North Carolina labor laws require employers to provide employees fourteen (14) or fifteen (15) years of age with a thirty (30) minute break when scheduled to work over five (5) hours. NC Statutes 95-25.5(e).
North Carolina employers are not required to provide either a rest break (generally ten (10) or fifteen (15) minutes) or a meal break (usually thirty (30) minutes or more) for anyone who is sixteen (16) years of age or older. However, in accordance with federal law, if an employer chooses to provide additional breaks, they must be paid. Meal or lunch periods do not need to be paid, so long as the employee is free to do as they wish during the meal or lunch period. NC Dept. of Labor Facts.
Nurse Mother Breaks
North Carolina labor laws do not require employers to provide nursing mothers with breaks to express breast milk. However, the federal Fair Labor Standards Act requires certain employees to provide nonexempt nursing mothers for one (1) year following a child’s birth with reasonable rest breaks to express milk and private spaces, other than a bathroom, to express breast milk.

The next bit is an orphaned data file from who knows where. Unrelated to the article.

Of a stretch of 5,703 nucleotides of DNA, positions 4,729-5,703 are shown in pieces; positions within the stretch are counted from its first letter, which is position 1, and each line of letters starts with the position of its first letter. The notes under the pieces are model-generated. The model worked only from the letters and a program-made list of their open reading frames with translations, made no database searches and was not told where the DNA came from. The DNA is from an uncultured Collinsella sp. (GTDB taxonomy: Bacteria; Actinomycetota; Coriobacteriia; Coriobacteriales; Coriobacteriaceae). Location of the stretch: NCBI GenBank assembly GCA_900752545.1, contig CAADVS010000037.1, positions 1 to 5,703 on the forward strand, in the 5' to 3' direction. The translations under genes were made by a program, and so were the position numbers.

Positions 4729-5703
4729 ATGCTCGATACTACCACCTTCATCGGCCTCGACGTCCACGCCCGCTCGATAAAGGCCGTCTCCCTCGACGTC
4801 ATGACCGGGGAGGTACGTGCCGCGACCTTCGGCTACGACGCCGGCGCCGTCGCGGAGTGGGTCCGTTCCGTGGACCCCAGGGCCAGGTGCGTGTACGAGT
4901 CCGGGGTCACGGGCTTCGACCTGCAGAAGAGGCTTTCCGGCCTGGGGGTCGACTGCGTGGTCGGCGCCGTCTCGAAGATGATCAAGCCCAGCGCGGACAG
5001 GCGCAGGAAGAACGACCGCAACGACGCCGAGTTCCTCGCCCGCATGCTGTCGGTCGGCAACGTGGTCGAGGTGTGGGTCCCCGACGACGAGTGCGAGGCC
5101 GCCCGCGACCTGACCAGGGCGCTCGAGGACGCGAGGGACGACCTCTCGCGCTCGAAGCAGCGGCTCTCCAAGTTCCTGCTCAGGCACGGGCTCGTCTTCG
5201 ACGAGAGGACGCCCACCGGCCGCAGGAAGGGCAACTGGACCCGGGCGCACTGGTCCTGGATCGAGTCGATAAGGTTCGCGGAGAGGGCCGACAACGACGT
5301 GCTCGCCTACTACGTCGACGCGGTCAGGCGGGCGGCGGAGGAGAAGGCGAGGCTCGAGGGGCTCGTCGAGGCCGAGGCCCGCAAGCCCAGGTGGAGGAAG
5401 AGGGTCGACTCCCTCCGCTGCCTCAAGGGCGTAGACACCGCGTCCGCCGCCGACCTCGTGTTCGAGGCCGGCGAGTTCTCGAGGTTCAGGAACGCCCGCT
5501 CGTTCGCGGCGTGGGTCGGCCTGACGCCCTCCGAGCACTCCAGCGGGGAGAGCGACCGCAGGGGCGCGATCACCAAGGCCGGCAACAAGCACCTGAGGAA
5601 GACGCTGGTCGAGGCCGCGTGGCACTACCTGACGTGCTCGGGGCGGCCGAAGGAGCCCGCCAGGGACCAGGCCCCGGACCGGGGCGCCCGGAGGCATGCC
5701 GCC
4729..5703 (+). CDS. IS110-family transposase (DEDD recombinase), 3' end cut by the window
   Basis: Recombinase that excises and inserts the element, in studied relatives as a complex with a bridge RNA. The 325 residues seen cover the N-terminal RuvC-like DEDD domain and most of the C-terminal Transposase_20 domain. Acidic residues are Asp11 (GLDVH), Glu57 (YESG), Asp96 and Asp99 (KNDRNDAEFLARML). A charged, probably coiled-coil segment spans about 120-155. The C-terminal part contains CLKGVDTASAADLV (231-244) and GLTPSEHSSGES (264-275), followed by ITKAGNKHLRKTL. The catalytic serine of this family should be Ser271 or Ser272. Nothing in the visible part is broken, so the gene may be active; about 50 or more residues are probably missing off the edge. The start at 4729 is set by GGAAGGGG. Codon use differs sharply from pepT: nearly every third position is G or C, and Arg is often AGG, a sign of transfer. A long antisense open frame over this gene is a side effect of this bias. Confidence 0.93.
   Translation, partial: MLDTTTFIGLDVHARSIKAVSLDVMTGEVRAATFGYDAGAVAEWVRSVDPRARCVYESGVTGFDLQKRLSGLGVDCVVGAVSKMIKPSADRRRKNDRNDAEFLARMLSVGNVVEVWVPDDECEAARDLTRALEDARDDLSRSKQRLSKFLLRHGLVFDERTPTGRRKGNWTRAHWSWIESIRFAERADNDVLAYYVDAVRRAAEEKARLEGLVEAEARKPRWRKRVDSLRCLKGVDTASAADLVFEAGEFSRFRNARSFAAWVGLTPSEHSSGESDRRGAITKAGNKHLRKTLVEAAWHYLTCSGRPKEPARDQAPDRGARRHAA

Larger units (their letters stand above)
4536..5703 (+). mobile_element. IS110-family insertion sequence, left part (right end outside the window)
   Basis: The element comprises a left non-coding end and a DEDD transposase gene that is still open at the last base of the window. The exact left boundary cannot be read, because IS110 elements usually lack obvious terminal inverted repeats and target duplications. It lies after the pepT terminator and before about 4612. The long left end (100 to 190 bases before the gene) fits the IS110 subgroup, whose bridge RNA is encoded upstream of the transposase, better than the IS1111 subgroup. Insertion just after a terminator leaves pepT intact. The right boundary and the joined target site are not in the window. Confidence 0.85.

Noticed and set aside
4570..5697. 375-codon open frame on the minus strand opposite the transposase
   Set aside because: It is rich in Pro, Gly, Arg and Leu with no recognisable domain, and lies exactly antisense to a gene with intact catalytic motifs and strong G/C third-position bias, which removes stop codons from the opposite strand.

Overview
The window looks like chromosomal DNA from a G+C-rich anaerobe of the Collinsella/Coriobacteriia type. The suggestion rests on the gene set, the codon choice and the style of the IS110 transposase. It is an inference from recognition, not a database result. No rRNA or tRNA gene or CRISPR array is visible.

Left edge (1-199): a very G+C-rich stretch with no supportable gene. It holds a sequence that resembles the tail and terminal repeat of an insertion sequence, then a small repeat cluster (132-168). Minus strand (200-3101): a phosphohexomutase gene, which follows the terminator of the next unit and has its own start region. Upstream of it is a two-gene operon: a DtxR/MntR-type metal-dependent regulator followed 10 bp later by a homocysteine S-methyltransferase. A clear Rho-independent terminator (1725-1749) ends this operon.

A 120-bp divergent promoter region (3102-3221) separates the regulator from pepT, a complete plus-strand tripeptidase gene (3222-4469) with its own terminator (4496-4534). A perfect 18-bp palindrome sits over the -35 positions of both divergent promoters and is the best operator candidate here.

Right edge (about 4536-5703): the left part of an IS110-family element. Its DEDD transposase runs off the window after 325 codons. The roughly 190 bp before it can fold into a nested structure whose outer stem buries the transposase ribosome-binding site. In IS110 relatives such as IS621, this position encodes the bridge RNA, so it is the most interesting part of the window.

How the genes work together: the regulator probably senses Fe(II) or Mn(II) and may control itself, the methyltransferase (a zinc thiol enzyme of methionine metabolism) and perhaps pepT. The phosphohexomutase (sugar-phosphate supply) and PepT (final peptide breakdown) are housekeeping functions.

In North Carolina, employers are not required to provide unpaid or paid vacation benefits to their employees. However, if an employer offers benefits, they must comply with the terms established in the employment contract or the vacation leave policy.
Any policy must address how and when vacation is earned, whether vacation time may be carried forward when that time must be taken, when and if vacation pay may be paid instead of time off, and under what conditions vacation pay may be forfeited.